Bury the Hatchet

Meaning of Idiom ‘Bury the Hatchet’

To bury the hatchet means to make peace; to settle one’s difference; to stop arguing or fighting; to put an end to old resentments. 1Spears, Richard A. McGraw-Hill’s American Idioms Dictionary. Boston: McGraw Hill, 2008.,2Ammer, Christine. American Heritage Dictionary of Idioms. Boston: Houghton Mifflin Harcourt, 2013.

Examples Of Use

“It’s time we bury the hatchet,” said Tom. “I don’t even remember what we were fighting about.”

“The tabloids say they’ve buried the hatchet and moved on, but close friends report the couple is still having frequent arguments.”

“You people need to bury the hatchet and get back to work,” said the manager. “We can work out these issues while still getting the job done.”

Bury the hatchet idiom meaning

Origin

Used since at least the 1700s.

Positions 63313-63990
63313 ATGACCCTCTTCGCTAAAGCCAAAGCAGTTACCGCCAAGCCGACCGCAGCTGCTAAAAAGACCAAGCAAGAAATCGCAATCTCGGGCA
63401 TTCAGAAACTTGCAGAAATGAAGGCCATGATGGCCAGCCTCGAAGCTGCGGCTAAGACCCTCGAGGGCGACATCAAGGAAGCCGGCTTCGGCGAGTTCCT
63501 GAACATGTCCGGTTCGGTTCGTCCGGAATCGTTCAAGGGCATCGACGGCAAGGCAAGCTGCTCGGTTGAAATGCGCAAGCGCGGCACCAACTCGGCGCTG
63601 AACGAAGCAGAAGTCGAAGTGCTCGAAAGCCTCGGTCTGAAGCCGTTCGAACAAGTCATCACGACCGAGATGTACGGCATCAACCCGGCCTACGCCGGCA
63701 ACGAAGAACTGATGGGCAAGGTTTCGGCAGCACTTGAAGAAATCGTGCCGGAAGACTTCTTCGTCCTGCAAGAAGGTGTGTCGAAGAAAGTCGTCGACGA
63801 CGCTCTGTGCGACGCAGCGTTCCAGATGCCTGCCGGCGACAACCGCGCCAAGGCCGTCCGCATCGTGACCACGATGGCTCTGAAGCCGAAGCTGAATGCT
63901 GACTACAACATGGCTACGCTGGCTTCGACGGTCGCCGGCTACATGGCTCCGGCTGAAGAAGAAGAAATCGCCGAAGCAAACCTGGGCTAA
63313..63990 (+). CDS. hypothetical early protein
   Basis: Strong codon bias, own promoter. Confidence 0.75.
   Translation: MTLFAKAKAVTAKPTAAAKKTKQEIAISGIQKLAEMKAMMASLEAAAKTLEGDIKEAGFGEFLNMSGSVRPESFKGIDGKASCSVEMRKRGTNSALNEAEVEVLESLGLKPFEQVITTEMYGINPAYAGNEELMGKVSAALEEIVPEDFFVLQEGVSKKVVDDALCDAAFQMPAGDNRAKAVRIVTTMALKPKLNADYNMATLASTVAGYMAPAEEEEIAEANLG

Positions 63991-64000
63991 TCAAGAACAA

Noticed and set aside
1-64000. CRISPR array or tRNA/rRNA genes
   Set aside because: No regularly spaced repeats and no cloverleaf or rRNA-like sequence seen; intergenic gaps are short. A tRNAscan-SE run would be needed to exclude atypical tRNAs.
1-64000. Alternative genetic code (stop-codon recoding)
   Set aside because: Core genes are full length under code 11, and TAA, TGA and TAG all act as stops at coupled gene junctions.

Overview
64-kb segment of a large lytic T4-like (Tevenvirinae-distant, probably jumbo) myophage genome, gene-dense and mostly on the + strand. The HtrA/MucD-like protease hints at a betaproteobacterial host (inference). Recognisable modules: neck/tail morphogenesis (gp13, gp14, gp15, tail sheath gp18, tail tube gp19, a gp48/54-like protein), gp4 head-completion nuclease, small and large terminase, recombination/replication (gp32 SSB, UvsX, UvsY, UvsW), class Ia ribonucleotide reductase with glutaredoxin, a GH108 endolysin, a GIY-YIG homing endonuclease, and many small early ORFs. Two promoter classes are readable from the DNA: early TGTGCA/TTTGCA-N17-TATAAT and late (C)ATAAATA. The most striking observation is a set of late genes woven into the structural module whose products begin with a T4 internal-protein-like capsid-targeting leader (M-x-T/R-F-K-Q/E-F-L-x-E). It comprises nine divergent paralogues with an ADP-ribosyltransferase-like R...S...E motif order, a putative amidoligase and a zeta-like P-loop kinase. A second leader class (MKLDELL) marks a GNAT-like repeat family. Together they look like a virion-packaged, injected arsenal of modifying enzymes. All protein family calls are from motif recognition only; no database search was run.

It is claimed that this idiom derives from a Native American custom of burying a hatchet to symbolize peace, usually between warring tribes.

A letter from The Baxter manuscripts, 1727, illustrates, reporting that tribes in Maine promised “to bury ye hatchet and not to offer any hurt for ye futer for they ar in Good frindship with the English.”

It is possible, however, that the letter was simply using an existing phrase. Some sources claim that the idiom has nothing to do with Native Americans and instead derived from an earlier idiom ‘to hang up one’s hatchet,’ dating from the 1300s. Little explanation is offered, however, as to why bury should come to replace hang. 3Bengelsdorf, Peter. Idioms in the News – 1,000 Phrases, Real Examples. N.p.: Amz Digital Services, 2012.,4Ammer, Christine. American Heritage Dictionary of Idioms. Boston: Houghton Mifflin Harcourt, 2013.

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Sources   [ + ]

1. Spears, Richard A. McGraw-Hill’s American Idioms Dictionary. Boston: McGraw Hill, 2008.
2, 4. Ammer, Christine. American Heritage Dictionary of Idioms. Boston: Houghton Mifflin Harcourt, 2013.
3. Bengelsdorf, Peter. Idioms in the News – 1,000 Phrases, Real Examples. N.p.: Amz Digital Services, 2012.